I'm not 100% sure if this would qualify as 'Babylonian' or 'Assyrian', since the previous rulers could have been dead for several months before the enthronement became official. If you consider the reign to begin at the previous ruler's death (which we usually do), it would be the Assyrian system (beginning with the year after the 'accession year').

I think it is just easiest to say that the gannen was the year after the death of the previous ruler, i.e. the "Assyrian" system, and the enthronement also took place then, especially since the enthronement of several of the early dukes is not mentioned. One recent Chinese specialist said in passing "The year when the old king died and the new king ascended to the throne and the following year were both used [for the "first year"] during the Western Zhou Dynasty," without mentioning the enthronement.
By the way, I am sorry to use the terms "Assyrian" and "Babylonian," but I haven't come across any good East Asian terms as I have not seen the matter discussed, which is of course why I am discussing it. Very Happy The roundabout reference quoted above "the year when the old king died and the new king ascended to the throne and the following year" suggests no regular terminology.

Dates read like this "三年春,王二月己巳,日有食之。Third year. In spring, in the second month of the royal calendar, on day Jisi (6) (February 22), the sun was eclipsed."
三月,庚戌,天王崩。On the third month, on day Gengxu (47) (April 4), the heavenly king passed away."
We will come across a similar format later. Note it does not give the name of the ruler in the date, and also it does NOT say what day of the month it is, just the cyclical day. While we can match the cyclical days exactly with the (fixed) Julian calendar, we do not know exactly how they determined intercalary months or the 1st of the month back then, though it was around the time of the new moon. So by itself, 二月己巳 could be any day from 1 to 30. On the other hand, since on this day there was an eclipse, it had to be at the beginning of the 2nd month, or the end of the 2nd month (just before the beginning of the 3rd month). From the second date 三月,庚戌, we would assume the eclipse was at the beginning of the 2nd month, unless there was an intercalary 2nd month. But apparently the scholars who have tried to fit all the pieces of the puzzle together think not.
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PostPosted: Sun Feb 05, 2012 4:21 am    Post subject: Reply with quote
It is a bit repetitive, but I will repeat some of what I said in my "calendar rant." http://forums.samurai-archives.com/viewtopic.php?t=5204
tying it directly to the Spring and Autumn Annals.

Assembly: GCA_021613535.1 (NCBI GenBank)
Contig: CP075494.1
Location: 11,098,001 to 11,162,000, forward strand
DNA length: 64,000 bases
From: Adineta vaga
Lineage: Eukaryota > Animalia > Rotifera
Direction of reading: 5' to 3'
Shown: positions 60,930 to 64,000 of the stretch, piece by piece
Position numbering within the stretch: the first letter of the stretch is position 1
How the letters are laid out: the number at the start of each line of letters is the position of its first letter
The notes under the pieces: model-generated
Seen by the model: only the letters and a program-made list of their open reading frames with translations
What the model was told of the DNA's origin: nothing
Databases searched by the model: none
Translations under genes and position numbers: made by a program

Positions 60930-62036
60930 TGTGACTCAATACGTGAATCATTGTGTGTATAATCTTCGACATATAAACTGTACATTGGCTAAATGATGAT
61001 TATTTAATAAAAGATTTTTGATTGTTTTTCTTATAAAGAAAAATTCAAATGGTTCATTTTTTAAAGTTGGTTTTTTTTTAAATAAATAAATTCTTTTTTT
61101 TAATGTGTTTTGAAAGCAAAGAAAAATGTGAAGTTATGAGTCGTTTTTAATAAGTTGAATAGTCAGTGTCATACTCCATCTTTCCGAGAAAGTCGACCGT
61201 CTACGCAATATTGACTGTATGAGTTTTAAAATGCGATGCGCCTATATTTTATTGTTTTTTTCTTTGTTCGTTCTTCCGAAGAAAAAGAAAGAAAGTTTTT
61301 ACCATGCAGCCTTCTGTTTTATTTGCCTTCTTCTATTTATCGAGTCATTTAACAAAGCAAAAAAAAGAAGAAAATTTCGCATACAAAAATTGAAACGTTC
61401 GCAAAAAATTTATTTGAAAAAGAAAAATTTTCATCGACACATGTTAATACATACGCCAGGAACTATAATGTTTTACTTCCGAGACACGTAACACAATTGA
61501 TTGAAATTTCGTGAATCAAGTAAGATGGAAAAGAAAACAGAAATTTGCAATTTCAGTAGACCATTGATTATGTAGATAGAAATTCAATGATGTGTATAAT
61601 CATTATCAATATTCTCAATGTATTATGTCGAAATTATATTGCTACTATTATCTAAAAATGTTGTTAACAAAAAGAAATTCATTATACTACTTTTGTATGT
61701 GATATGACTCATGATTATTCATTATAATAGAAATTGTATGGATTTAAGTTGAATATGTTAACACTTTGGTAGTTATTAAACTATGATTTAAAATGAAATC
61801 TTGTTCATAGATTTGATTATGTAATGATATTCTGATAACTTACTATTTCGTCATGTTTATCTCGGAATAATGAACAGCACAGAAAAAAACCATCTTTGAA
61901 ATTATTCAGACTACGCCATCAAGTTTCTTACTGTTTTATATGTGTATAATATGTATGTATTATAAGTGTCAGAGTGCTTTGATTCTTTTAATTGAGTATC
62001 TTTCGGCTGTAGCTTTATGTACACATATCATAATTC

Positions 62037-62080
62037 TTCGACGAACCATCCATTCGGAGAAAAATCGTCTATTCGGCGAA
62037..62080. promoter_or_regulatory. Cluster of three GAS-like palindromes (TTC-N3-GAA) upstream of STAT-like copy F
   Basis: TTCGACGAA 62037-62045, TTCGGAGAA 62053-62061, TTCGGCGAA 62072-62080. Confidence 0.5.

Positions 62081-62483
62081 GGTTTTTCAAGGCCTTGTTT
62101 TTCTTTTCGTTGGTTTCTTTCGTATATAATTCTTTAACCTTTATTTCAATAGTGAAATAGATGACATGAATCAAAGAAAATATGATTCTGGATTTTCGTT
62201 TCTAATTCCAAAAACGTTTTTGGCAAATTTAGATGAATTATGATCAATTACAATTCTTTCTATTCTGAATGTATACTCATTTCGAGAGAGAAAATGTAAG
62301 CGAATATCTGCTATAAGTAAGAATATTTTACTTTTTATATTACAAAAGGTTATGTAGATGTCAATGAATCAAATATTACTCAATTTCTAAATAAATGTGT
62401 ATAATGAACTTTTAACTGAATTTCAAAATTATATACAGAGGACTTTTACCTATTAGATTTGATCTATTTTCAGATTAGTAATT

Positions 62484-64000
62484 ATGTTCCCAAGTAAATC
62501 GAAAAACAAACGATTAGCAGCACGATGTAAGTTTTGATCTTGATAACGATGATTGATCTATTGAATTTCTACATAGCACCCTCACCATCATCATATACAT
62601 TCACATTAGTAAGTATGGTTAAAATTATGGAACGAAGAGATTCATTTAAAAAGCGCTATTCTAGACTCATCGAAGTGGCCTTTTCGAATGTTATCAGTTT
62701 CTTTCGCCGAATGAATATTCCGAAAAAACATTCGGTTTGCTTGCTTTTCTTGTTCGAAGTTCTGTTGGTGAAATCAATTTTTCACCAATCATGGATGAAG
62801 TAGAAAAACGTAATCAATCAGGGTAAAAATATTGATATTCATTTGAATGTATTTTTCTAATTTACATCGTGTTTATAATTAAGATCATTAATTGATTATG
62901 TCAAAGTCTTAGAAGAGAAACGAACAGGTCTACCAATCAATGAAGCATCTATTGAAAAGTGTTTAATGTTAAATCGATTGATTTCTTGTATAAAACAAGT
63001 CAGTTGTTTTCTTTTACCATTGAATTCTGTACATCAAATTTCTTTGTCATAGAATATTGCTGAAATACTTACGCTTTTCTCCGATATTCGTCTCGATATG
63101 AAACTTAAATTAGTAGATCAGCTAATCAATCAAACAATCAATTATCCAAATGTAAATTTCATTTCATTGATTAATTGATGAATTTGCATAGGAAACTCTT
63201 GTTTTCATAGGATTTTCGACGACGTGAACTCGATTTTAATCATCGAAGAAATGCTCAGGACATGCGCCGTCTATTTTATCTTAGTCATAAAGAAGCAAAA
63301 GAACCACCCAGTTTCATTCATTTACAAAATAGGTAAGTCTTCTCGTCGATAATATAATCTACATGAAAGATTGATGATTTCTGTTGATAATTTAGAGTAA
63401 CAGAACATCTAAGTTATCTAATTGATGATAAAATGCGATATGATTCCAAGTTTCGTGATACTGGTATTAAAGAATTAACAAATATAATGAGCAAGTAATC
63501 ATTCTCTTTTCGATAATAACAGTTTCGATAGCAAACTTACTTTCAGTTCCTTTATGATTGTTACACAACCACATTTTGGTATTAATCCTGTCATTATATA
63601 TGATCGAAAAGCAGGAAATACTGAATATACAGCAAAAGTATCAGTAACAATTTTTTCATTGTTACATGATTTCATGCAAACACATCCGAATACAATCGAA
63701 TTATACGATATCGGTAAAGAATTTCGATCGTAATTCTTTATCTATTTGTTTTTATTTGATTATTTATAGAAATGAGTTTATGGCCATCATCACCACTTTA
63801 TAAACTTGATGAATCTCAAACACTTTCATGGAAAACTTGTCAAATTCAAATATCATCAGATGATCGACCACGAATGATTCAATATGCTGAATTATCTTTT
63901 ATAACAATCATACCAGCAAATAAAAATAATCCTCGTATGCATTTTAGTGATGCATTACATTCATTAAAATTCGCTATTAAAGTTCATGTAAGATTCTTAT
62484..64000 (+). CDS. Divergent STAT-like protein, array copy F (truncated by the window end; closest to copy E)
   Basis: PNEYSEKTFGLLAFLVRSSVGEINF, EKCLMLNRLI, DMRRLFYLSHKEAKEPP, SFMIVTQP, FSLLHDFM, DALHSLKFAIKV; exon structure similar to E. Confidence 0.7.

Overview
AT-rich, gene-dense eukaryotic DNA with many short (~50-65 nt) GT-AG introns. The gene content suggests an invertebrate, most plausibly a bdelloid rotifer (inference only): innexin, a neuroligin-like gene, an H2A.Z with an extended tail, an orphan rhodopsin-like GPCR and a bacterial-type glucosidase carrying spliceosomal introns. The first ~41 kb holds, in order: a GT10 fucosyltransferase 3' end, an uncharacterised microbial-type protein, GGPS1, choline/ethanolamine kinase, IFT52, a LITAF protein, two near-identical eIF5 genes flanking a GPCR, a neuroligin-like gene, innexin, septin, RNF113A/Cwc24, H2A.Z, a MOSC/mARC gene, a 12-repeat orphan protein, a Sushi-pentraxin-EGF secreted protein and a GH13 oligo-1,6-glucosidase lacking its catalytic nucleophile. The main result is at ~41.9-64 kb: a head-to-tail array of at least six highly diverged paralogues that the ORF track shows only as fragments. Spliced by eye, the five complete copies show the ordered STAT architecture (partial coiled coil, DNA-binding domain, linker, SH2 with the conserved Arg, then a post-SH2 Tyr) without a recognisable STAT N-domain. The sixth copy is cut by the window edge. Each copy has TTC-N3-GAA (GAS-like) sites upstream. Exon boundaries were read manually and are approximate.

Using Western year dates instead of or together with reign years, or with nengo, is wonderful for everyone, but you can run into trouble if you are not careful.


First, unless you give a full y-m-d Western date, like that of eclipses, etc., you should use Chinese years, ganjitsu 元日to ganjitsu, not Jan.1 - Dec. 31 years. If you don't, you will run into all kinds of problems, not the least that most scholars use the Chinese years. With early Chinese material, you have the added problem that we are not sure exactly when the year started in most cases. Even in the Spring and Autumn Annals, the dates for the start of the years are mostly hypotheses which have changed over the milennia, and we do not wish to saythat someone died in such and such a year based on a hypothesis when we can say for sure that she died in such and such a Chinese year.
At the bottom of this post I give some of the year headers from several places in the Annals. The western dates of the years (722 January 16 – 721 January 5, etc.) are modern scholars' hypotheses. I think the basis for the modern scholarship is Shinjô Shinzô's 新城新蔵 1928 work. I read the beginning of it but I got stuck because I don't know Chinese or much about classics, but now that I have the English translation of the Annals I may try again. He said he tried to interpret the Annals itself, not following the commentaries, 春秋左氏伝, etc. (Everyone says his work is based on the 左伝, though, so I wonder if they really read his work, or I misread it, or perhaps I did not read far enough.)


Now, how do we assign Western year numbers to Chinese years? As I mentioned in the previous thread, you find the Jan. 1 that is nearest to the New Year's Day (ganjistu 元日) of the year, whether before or after, and give it the number of that Jan. 1.'s year. The Chinese calendars that we know enough about, all have their ganjitsu "near" Jan. 1, so there is no problem with "nearest". For Japan, as ganjitsu has always been in Jan. or Feb., including in the Nihon Shoki, it will be the Jan. 1 preceding the ganjitsu. However, look at the examples from various parts of the Annals listed below. Compare the list of the conventional year dates with the list of the years of the dates of the ganjitsu. Conventional wisdom is wise.

In contrast, in the West, in the Ancient Near East and the Hellenistic periods, the year started in the spring or in the fall, depending on the country and period, so scholars mostly describe a year as something like "487/486 BC." to make it clear.

First year 722BC (722 January 16 – 721 January 5, common year)元年 春
Second year 721 BC (721 January 6 - 720 January 23, leap year)二年 春
Third year – 720 BC (720 January 24 – 719 January 12, common year) 三年春
3.1三年春,王二月己巳,日有食之。Third year. In spring, in the second month of the royal calendar, on day Jisi (6) (February 22), the sun was eclipsed.